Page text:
Monthly market update March '19
Global equity markets continued their strong start to the year in March. Despite being spooked by the inversion of the US yield curve – a common recession predictor – global markets delivered a positive return for the month despite a late sell off. Concerns remained around the lack of inflation growth, and the state of the global economy more broadly which resulted in a fall in bond yields.
US equities were positive in March with the S&P 500 Composite rising by 1.9% (in local currency terms). The Federal Reserve met during the month and, as expected, left interest rates at the target range of 2.25% to 2.50%. In what has been a significant change in sentiment from statements last year, the Fed has flagged that it is unlikely to raise rates in 2019. The National Association of Home Builders/Wells Fargo Housing Market Index (HMI) remained at 62 in March, whilst the Markit US Manufacturing PMI fell to 52.4, from 53 in February.
March saw the passing of the previously specified date for the UK’s leaving of the Eurozone, with Prime Minister Theresa May making a third unsuccessful attempt to get her agreement through British parliament and even offering to resign to try and get the deal through. With her efforts falling short, the UK and the EU have now agreed to a short-term Brexit extension until 22 May if the UK parliament supports May’s deal or 12 April (to provide indicative next steps) if May’s new deal is rejected. Whilst May remains determined to avoid a “no-deal” Brexit, the ultimate outcome remains highly uncertain. The Markit Eurozone Manufacturing PMI declined again, falling to 47.5 in March from 49.3 the previous month, and the Eurozone PMI Composite Output Index fell to 51.3 from 51.9 in the previous month. European equities, as measured by the Euro Stoxx 50 Index, rose by 1.6% (in local currency terms). The MSCI World ex Australia Index rose by 1.6% (in local currency terms), whilst the equivalent unhedged AUD index rose by 1.5%.
The Chinese stock market, as measured by the Shanghai Composite Index, rose by 5.1% in March (in local currency terms), continuing its strong performance for the year thus far (having risen by 23.9% over the March quarter). The Chinese RMB was broadly flat against the USD, with the latter buying 6.71 CNY at the end of March. The Chinese manufacturing PMI, as measured by the Caixin Manufacturing PMI, unexpectedly rose to 50.8 in March, from 49.9 in February. Emerging markets equities were also positive in March, with the MSCI Emerging Markets Index increasing by 1.4% over the course of the month (in local currency terms).
The Australian share market, as measured by the S&P/ASX 300 Accumulation Index, rose by 0.7% during the month. Most individual sector returns were positive, with Telecoms (3.8%), Consumer Staples (3.7%) and Materials (3.4%) the best performing sectors, whilst Healthcare (1.3%), Financials (-2.6%), and Energy (-4.1%) were the worst performing sectors. The Australian listed property market, as measured by the S&P/ASX 300 AREIT Accumulation Index, rose by 6.0% in March, outperforming the S&P/ASX 300 Accumulation Index by 5.3%. This index has been a strong outperformer in recent times rising 25.9% over the past 12 months. The Reserve Bank of Australia met in early April and again left the cash rate unchanged at 1.5%, although at least one cut is expected before the year’s end.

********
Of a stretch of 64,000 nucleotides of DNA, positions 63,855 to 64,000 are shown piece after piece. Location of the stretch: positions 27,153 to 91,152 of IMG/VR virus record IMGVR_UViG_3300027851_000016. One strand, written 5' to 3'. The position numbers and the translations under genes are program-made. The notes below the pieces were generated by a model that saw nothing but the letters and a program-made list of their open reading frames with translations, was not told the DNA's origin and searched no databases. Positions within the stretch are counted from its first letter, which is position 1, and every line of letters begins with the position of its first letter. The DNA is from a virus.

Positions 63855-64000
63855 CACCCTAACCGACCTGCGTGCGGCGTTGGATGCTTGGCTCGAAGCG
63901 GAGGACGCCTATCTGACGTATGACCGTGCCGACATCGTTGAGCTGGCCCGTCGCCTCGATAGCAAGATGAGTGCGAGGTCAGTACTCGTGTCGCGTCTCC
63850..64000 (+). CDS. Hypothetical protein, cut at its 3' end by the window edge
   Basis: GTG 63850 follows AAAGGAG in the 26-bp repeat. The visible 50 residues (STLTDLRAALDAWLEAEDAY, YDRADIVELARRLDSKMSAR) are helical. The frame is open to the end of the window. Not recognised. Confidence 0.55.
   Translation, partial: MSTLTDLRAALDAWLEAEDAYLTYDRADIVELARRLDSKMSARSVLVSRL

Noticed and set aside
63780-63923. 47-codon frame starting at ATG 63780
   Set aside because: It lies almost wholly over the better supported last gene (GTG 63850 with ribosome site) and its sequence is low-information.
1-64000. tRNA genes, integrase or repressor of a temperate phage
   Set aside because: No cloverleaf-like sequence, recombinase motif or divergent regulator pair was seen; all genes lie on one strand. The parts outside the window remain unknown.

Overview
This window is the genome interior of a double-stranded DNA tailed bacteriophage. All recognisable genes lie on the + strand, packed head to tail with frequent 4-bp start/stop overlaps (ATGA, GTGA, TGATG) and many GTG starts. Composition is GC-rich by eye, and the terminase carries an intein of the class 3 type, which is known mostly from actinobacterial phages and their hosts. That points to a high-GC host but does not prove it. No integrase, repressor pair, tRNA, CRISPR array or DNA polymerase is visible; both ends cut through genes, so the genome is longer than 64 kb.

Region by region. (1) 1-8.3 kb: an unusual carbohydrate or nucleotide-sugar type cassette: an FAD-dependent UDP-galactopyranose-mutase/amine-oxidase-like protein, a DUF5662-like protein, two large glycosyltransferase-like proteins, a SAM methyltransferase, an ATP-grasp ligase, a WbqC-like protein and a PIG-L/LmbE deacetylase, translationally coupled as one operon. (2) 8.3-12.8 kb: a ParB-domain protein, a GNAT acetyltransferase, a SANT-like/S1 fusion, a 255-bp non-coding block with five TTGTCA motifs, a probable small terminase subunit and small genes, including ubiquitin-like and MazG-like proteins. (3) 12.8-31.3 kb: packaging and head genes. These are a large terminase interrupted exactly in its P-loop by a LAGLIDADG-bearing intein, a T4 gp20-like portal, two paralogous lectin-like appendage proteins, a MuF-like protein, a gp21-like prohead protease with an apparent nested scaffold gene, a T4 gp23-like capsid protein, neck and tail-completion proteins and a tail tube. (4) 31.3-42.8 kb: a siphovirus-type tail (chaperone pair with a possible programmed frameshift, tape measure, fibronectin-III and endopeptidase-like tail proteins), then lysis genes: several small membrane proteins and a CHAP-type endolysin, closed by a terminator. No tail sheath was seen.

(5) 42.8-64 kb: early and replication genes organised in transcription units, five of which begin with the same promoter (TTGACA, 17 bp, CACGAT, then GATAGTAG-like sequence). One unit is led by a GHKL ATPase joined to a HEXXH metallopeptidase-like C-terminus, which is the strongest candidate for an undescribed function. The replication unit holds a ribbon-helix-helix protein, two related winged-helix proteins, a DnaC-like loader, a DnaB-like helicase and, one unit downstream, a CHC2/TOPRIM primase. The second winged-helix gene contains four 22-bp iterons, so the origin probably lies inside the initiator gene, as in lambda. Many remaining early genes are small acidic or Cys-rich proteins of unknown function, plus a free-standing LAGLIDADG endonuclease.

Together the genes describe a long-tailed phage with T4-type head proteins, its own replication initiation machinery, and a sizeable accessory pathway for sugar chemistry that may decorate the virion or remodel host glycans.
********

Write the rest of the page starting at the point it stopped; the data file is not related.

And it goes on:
The Australian 10-year Government bond yield continued its decline in March, falling 33bps to 1.78%, with concerns about economic growth and low inflation expectations having an impact on investor sentiment. There has been a meaningful shift down in the Australian yield curve over the past six months, with the 5 year yield falling 81bps and the 10 year yield falling 89bps since 30 September 2018. All other major global bond yields also fell over the month, with the US 10-year Government bond yield falling by 31bps to 2.41% and the UK 10-year Government bond yield falling by 30bps to 1.00%. The 10-year German Government bond yield fell into negative territory for the first time since 2016, falling by 25bps, to -0.07%.
The Australian dollar ended the month flat against the USD, finishing at 70.96 US cents from 70.94 US cents the previous month. The AUD depreciated slightly against the currencies of major trading partners, with the Trade Weighted Index closing the month at 60.5, down from 60.7 at the end of February.
Update provided by Willis Towers Watson, legalsuper’s investment asset consultant. This investment commentary does not constitute advice. All investment figures quoted relate to before-tax performance of the relevant industry benchmark.
©2019 Willis Towers Watson
Market volatility update
At the time of writing, the impacts of the Coronavirus are escalating. This update is to keep you informed of rapidly changing situation and the potential impacts on superannuation investments.
Share market volatility
How does recent market volatility affect your super? As with any long term investment, your super will be exposed to many market cycles. It’s reasonable to expect a decrease in growth for Q1/Q2 2020, but keeping a long-term focus will show smoother, steady growth.